FEI rankings are out for Week 7, and they're not pretty. Purdue is 89th overall, two spots ahead of Army. Offense is 101st, defense is 88th, special teams are 125th (only South Alabama, Tulane and Miami are worse), remaining mean wins are 0.6 - basically, the average team in Purdue's position would maybe win one more game. S&P is actually worse: 98th overall (at least Army is 111th, but Maryland is 87th and Rutgers 92nd), 104th on offense, 80th on defense. Massey has Purdue 98th in DI, Sagarin has them 105th ... you get the idea. (Portland State is 110th. I should have finished my master's.) Basically, the numbers all suggest that if this were EA's NCAA series, someone would boot Purdue from the Big Ten in exchange for Toledo or something, and it would be justified. There's no shortage of content on this here site about how people feel, so it's not a case of people being ready to revolt and the numbers saying "wait, it's not what you think." It's exactly what you think. In fact, it may be worse.
Nine times in Purdue history, the Boilers have managed no more than one win in a season. Six of these were during the pre-Rose Bowl era (not before the game itself, before the conference began its obsession with the bowl), and one was Colletto's 1993 squad. (Note that Colletto was 17-38-1 at Cal State Fullerton and still landed the Purdue job 12 years later. Thanks, George! (Colletto is not someone we can blame on the current AD.)) The other two are Hazell years.
Of course, back in the day you could play the entire conference and not play 10 games in a season, which was the case for those first six (9 games in 1942, 7 or fewer in the others). It shouldn't be hard to figure out that the 2013 squad holds the record for most losses by a Purdue team in a season; 2015 is on pace to tie that record. We're not talking Northwestern-level struggling (from 1976-81, NU was 3-62-1; as '81 coach Dennis Green might have said, they were who we thought they were), but then when John Pont went 1-10 in consecutive seasons, the 'Cats probably thought Rick Venturi could turn things around.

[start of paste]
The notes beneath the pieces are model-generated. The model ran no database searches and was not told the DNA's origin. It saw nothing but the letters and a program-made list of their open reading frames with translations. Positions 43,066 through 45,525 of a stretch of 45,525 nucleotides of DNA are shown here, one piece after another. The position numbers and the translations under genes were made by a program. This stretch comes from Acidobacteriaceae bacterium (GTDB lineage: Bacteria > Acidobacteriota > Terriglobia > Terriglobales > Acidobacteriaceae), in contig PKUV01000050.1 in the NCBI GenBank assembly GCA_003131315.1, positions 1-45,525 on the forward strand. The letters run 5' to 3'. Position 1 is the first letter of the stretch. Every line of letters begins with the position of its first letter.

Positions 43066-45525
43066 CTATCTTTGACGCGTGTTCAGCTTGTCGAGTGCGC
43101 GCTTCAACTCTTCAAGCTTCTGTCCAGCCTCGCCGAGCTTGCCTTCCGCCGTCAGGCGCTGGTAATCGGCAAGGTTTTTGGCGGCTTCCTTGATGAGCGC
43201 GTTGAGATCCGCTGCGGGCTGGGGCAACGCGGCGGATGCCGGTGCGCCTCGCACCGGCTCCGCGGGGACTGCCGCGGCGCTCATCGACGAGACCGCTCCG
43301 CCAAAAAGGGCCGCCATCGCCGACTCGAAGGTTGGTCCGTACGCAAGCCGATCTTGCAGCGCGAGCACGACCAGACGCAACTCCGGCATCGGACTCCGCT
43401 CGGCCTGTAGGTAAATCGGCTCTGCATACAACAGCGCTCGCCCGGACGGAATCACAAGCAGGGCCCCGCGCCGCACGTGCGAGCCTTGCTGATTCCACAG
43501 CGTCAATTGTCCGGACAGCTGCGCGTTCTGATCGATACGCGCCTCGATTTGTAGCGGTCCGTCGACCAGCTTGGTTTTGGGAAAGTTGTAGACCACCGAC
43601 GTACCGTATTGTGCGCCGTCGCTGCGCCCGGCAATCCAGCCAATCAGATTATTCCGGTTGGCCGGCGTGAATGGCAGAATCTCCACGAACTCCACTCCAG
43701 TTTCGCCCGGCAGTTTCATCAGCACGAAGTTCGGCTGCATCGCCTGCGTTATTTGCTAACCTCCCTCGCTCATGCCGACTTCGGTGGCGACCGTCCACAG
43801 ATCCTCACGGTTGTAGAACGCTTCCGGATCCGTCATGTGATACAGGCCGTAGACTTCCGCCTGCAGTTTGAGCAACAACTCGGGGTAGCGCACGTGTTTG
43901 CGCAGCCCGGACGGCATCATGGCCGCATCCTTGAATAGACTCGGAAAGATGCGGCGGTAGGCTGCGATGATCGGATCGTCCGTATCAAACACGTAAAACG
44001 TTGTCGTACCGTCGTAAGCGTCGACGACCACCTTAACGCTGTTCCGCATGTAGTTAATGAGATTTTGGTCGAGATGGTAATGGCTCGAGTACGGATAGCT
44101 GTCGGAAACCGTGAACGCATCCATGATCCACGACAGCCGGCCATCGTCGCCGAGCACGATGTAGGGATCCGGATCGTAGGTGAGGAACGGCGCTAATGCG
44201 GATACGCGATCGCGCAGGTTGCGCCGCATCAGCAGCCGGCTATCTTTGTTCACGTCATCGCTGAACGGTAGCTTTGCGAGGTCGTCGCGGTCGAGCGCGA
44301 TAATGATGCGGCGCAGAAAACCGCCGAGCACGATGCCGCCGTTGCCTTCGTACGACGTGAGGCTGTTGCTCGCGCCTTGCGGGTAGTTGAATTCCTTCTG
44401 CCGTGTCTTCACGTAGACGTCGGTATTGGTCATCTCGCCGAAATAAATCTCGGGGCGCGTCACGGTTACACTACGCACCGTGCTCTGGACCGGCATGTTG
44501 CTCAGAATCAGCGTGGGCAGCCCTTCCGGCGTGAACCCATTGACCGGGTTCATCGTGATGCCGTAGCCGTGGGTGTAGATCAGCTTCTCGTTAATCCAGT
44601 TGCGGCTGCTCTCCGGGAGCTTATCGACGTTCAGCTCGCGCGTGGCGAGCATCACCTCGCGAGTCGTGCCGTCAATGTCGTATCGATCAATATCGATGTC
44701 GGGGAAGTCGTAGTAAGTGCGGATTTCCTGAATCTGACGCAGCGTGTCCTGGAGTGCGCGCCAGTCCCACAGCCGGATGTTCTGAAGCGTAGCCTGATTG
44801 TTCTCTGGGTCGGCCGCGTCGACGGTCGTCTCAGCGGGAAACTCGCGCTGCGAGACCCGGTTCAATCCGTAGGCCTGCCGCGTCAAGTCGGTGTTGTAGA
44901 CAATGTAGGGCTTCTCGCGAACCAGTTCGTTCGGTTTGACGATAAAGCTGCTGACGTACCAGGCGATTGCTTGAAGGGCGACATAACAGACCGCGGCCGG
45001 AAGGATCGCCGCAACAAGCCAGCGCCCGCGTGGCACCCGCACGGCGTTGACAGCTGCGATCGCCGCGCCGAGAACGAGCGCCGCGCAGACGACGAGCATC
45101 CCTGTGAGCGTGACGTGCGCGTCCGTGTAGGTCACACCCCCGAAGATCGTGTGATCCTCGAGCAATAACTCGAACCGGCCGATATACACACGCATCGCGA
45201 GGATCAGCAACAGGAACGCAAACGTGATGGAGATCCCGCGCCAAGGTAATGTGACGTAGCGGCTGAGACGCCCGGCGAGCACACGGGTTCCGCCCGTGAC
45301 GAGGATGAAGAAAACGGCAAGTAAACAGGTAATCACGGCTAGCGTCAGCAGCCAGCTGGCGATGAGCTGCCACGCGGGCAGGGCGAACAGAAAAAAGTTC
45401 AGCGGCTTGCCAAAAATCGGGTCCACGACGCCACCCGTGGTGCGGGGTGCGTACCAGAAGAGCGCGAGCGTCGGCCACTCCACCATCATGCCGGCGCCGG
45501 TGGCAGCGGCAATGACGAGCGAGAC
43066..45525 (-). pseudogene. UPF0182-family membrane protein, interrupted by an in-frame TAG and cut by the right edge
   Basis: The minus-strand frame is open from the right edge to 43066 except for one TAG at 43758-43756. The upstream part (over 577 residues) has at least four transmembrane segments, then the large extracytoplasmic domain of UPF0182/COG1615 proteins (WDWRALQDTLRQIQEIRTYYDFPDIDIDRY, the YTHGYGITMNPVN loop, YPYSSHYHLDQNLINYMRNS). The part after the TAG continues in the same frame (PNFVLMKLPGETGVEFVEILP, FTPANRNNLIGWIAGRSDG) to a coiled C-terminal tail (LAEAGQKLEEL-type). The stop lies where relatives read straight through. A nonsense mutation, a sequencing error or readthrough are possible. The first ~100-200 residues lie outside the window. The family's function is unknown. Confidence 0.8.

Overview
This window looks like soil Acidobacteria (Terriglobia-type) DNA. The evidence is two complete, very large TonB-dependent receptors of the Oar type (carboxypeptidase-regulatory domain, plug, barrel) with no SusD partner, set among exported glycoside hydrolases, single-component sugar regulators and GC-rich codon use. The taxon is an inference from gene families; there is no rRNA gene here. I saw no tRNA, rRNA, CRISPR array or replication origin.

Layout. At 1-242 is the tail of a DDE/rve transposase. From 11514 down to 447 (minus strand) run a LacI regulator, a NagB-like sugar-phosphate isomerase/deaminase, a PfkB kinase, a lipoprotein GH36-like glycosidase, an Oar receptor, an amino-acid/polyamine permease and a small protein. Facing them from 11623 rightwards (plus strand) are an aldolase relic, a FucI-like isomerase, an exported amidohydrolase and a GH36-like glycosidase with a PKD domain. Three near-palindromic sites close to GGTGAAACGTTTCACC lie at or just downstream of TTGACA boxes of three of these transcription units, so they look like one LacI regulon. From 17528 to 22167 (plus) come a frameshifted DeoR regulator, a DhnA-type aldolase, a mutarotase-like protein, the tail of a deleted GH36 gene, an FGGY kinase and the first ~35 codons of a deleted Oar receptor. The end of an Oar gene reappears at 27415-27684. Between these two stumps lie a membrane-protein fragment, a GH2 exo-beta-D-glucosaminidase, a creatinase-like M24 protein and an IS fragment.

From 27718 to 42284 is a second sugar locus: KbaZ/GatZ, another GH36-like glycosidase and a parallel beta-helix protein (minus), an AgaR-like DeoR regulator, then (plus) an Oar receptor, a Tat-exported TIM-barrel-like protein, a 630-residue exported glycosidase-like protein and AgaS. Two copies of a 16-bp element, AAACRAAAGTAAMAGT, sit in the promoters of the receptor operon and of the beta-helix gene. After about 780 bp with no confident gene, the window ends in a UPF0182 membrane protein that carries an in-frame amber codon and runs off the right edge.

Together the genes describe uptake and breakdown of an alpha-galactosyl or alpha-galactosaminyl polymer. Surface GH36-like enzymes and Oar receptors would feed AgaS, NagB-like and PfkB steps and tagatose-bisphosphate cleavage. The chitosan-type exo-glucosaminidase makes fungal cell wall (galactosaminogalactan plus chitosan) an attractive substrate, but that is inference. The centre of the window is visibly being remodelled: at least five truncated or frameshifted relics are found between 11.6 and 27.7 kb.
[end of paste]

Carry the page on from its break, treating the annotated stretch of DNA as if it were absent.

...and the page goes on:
SRS is sports-reference's rough measure of strength, with 0 being average. The 2015 team will finish below 0, marking the sixth straight time that's happened. (Hope's first team finished at 0.79.) From 1986 to 1993, the Boilers were under 0 ... but in single digits each time, and Colletto's 1992 team was at -0.01. No other stretch finds six or more Purdue teams below 0.
Depending on what happens in the last five games, Purdue might stay above the -10 mark; if so, the 1906 team will keep its record at -15.87, with 1907 right behind them at -14.67. Are you that concerned about what happened 100 years ago? Me neither. The modern-era worst is the 2013 team, -12.43, followed by '86 Akers (-7.6), 2014 (-6.33), and the current team (-5.45).
The worst part about all this is that while Purdue is sliding backward, everyone else in the conference, even the tire fires added in 2014, is drifting forward out of sight (even the worst programs aren't declining as rapidly). Three teams are under 0 this season; Maryland is next-worst at -0.94. Five teams are in double-digit positives, led by Michigan at 20.87. Last year, Purdue was worst, but at least Indiana wasn't that far ahead (-5.32 to -6.33). In 2013, only Illinois joined the Boilers below the line (-3.86), and Bill Cubit has them at 5.96 so far in 2015.
Darrell Hazell wanted to establish a rushing game and grind opponents down with it. Purdue is 105th in rushing yards per game, just ahead of Kansas, and tied for 103rd in yards per carry. (Remember that sacks are counted as rushing attempts.) While the passing game looks better (77th in yards per game), that's a volume thing, brought on by constantly being down 2-4 scores. The Boilers are 117th in yards per attempt, although oddly that puts them 12th in the conference. (Maryland and Northwestern are worse. Somehow.)
You get the idea. Over halfway through Hazell's third season, the program is not only demonstrably worse, it's hard to find an era where it was as bad as things are now ... and even if I could, who would care? The point of hiring a new coach isn't to say "at least it's not as bad as 1906," and yet that's where we are now, largely because an AD with no idea what he was doing offered a six-year contract to an unproven coach at a dollar figure that would be impossible to buy out early.